Ally Bank has stopped charging overdraft fees to any of its customers.
Ally temporarily waived some overdraft fees starting in April 2020, citing COVID-19 hardships. This latest move is more permanent.
“Overdraft fees are a pain point for many consumers but are particularly onerous for some. It is time to end them,” Ally Financial CEO Jeffrey Brown said in a press release.
This is great news for customers and could signal the start of a sea change for big banks, which notoriously profit immensely from charging relatively small fees to huge customer bases.
Let’s say you write a check or get charged for a recurring online payment, but you don’t have enough money in your account to cover it. Typically, banks will charge you what’s called an “overdraft fee” for forcing them to cover the amount for you.
“I congratulate Ally for saying that you now are not going to be put in that fee-to-death situation when you write an NSF [non-sufficient funds] check,” money expert Clark Howard said.
“[Charging overdraft fees] is to me an abusive thing. The banks look at it as a way to run away with your money at a time when you’re obviously already short of funds.”
Modern Overdraft Fees: Change Coming?
Depending on which source you believe, banks made anywhere from $12 billion to $30 billion in revenue from overdraft fees in 2020. The Big Four — Chase, Wells Fargo, Citi and Bank of America — took in a combined $4 billion on overdraft fees alone.
It costs less than $1 — sometimes far less — for a bank to process a bounced check, according to Clark. He says that over time, banks have gone from passing along that cost to the customer to charging a large, profit-centric multiple of their own cost. Listen to Clark at the 9:30 mark of this recent podcast to hear more of his opinion on overdraft fees.
These fees can hit lower-income households more frequently, as they’re more likely to be short on funds. People who took a financial hit during COVID-19 paid more than four times as many fees to banks, according to a Bankrate.com survey published in January.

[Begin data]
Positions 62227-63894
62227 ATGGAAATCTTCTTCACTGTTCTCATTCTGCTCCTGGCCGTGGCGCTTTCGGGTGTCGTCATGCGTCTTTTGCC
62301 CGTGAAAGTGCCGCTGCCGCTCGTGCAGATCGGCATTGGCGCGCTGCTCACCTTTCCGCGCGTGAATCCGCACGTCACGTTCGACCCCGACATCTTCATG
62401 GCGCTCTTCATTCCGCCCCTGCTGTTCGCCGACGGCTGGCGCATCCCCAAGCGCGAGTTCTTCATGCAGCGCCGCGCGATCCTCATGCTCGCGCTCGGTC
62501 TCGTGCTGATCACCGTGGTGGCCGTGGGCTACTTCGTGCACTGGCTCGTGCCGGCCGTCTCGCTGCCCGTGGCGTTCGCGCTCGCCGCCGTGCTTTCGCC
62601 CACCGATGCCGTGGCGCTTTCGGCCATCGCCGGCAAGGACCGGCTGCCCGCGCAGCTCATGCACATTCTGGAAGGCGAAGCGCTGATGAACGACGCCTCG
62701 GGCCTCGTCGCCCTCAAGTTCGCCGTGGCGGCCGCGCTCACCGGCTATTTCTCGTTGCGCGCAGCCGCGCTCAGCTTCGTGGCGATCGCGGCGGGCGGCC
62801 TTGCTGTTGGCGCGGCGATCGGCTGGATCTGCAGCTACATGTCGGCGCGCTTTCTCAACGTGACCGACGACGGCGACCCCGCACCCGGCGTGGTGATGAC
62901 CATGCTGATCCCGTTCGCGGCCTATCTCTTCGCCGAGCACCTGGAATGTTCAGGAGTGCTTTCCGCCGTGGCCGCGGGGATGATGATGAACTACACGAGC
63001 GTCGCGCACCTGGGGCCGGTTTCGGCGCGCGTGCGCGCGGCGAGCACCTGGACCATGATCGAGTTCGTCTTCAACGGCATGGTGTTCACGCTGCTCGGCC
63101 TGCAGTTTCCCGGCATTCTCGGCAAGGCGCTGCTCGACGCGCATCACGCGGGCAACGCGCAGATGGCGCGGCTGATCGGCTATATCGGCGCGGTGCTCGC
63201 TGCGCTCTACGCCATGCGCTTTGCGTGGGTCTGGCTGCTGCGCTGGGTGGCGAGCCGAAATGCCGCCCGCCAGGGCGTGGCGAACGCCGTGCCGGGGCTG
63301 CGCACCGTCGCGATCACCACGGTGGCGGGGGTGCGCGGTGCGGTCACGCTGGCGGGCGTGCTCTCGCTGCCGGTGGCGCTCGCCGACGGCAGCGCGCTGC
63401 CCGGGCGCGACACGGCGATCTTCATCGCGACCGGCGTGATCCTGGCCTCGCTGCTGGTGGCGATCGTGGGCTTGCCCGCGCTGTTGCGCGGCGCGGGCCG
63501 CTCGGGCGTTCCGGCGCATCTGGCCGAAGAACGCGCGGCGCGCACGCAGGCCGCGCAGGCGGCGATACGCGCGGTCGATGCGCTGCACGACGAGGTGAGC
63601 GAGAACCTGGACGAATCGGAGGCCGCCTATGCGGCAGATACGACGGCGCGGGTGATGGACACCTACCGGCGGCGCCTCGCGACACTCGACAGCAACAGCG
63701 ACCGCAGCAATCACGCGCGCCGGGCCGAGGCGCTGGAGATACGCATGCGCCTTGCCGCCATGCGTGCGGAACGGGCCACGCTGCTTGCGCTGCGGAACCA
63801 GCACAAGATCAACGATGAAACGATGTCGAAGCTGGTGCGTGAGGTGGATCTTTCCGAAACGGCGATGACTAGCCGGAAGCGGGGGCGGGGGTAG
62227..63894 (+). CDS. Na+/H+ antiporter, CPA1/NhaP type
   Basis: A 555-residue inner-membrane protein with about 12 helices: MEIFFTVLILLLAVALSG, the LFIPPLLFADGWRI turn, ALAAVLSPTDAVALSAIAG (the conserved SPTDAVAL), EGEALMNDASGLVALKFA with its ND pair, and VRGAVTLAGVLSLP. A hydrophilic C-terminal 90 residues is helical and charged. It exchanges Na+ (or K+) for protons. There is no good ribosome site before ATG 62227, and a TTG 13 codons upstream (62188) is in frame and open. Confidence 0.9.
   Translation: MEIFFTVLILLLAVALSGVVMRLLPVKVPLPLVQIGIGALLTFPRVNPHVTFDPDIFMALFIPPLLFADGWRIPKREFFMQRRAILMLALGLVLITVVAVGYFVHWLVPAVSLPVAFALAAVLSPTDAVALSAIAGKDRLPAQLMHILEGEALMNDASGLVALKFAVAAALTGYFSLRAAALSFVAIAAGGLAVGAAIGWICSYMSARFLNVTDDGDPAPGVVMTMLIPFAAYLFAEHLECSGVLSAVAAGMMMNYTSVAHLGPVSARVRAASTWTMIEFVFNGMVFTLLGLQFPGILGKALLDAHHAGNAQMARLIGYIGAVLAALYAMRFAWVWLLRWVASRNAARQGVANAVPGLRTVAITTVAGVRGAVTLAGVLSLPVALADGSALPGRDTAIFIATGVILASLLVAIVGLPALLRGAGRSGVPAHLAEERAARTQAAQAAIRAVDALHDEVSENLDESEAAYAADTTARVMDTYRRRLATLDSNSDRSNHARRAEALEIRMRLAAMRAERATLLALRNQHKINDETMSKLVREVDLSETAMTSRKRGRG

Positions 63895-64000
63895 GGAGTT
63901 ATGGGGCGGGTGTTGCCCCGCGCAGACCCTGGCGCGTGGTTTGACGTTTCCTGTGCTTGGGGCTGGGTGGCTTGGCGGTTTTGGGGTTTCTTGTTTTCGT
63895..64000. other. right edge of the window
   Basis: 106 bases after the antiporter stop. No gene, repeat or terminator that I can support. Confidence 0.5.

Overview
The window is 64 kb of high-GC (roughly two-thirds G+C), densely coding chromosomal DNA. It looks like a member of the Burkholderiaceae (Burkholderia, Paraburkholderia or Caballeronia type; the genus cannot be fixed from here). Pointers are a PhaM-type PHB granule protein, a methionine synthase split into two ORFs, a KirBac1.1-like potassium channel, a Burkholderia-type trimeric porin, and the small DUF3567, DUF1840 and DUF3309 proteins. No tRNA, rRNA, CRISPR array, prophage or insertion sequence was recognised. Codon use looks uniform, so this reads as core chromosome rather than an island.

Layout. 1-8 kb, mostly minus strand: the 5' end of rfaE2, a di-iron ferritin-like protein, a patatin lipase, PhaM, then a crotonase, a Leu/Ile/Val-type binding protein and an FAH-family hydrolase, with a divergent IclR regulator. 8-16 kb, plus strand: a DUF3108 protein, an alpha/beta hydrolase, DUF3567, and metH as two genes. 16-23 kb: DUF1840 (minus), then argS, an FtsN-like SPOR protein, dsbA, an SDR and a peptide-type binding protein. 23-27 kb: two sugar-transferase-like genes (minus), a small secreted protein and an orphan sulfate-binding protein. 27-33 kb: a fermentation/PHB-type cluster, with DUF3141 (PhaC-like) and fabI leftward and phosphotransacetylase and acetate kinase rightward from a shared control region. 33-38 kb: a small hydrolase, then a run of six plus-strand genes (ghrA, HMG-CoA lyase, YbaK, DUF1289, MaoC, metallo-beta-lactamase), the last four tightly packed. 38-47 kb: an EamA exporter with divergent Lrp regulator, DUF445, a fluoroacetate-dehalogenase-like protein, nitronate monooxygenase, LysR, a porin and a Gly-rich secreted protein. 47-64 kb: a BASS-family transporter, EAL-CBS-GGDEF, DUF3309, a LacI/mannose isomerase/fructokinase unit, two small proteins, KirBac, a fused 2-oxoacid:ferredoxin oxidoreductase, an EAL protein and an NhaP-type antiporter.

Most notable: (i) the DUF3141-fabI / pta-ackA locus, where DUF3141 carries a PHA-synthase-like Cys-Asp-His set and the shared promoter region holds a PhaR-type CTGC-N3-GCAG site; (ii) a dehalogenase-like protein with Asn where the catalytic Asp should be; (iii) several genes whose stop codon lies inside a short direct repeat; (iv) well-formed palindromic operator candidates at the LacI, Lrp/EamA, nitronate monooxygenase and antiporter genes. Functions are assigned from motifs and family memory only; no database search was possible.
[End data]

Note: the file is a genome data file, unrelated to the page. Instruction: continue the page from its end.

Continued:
Ally made my short list of the best online banks earlier this year. Along with credit unions, Clark much prefers online banks to traditional banks because the good ones tend to charge very few fees.
This move by Ally Bank isn’t unprecedented. Discover Financial eliminated fees in 2019. However, some banks that have claimed to eliminate overdraft fees simply don’t allow overdrafts. Others offer a type of “overdraft protection,” which Clark strongly advises against.
Ally’s decision is welcome move for consumers — and perhaps a splash that will cause broader ripples through the banking world.
Ally held about 2.3 million customers and $124 billion in deposits at the end of 2020, according to Fortune. It is one of the largest online banks.
Optimists may draw a comparison between Ally’s move and what happened in the brokerage industry. There, Robinhood created a movement by offering commission-free stock trades. Huge companies such as Schwab and TD Ameritrade evntually followed suit, creating a domino effect. Commission-free trades are now commonplace.
Wrote Yahoo! Finance: “Going forward, a question is whether this move [by Ally] may have a similar domino effect in everyday banking. Banking, like trading, is computer-driven and cheap and fees that used to be there to offset costs now simply exist via inertia. Banks like Ally that don’t have minimum balance requirements, maintenance fees, ACH transfer fees, and free ATM withdrawals could push the industry in a new, more consumer-friendly direction.”